Poker is a card game that requires patience, knowledge of your opponents, and strategic thinking. It’s also a mentally intensive game, and top players have several skills in common: they can calculate pot odds and percentages quickly and quietly; they read other players well; they are able to lay down good hands when necessary; and they know when to quit a bad session.
Each player begins the game with a number of chips, called “buy-ins.” A white chip is worth one bet, a red is worth five, and a blue is worth 10. Players put money into the pot whenever they believe that a bet has positive expected value. The goal is to form a poker hand based on the cards you have and bet the most chips to win the pot at the end of each betting round.
When it’s your turn to act, you should always check first if you are not sure what type of poker hand you have. It’s important to check because your position and the other players’ positions will let you determine if you can fold or make a strong bluff.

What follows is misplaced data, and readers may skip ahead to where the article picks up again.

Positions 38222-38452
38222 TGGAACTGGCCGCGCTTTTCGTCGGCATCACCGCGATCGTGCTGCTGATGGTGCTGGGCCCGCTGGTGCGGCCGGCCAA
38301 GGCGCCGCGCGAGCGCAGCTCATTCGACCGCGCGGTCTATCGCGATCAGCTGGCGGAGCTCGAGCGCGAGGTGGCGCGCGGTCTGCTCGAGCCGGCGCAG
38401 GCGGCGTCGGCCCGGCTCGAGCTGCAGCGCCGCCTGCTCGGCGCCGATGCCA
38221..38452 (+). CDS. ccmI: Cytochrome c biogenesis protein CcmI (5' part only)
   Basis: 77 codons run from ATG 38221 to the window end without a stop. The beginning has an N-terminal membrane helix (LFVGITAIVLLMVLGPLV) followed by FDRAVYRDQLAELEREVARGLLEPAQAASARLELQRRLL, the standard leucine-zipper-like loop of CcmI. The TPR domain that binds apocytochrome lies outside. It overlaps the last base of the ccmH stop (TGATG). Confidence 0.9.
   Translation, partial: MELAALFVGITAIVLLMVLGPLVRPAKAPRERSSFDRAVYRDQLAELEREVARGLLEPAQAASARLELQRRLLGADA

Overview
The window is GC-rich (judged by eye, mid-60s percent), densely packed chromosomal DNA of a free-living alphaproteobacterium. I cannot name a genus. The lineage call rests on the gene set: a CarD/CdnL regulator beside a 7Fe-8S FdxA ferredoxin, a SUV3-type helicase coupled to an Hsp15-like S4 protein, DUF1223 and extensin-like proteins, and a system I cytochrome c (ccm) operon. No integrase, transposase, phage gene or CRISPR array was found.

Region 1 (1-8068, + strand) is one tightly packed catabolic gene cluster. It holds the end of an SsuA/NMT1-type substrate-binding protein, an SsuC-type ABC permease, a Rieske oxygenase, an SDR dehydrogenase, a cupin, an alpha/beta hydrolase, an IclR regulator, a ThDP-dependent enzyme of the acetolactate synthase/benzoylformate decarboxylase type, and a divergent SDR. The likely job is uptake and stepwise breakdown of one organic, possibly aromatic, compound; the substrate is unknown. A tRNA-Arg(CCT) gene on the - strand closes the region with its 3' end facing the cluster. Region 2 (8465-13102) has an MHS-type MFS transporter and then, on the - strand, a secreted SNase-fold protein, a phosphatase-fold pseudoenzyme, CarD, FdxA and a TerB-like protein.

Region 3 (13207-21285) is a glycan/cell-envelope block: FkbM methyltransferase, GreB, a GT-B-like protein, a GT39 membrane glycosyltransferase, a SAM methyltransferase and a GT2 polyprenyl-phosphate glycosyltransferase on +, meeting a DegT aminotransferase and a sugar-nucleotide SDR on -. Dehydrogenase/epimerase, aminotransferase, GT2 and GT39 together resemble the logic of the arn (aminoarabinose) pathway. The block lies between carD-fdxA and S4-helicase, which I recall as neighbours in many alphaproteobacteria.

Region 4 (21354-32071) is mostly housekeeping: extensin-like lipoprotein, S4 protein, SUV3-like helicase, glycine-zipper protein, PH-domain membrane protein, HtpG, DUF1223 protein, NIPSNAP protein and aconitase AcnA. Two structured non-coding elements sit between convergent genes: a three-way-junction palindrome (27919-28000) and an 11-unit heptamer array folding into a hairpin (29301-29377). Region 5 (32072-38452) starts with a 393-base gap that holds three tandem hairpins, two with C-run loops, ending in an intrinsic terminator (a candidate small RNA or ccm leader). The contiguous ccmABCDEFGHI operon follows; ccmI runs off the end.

Whether you’re playing EP or MP, you should play tight and only open your hand with strong ones. Stack sizes also play a huge role, because short-stacked players should only call raises with the best hands, and they should prioritize high cards when betting post-flop. In addition, you should use your knowledge of your opponent’s habits to make bluffs with the best probability.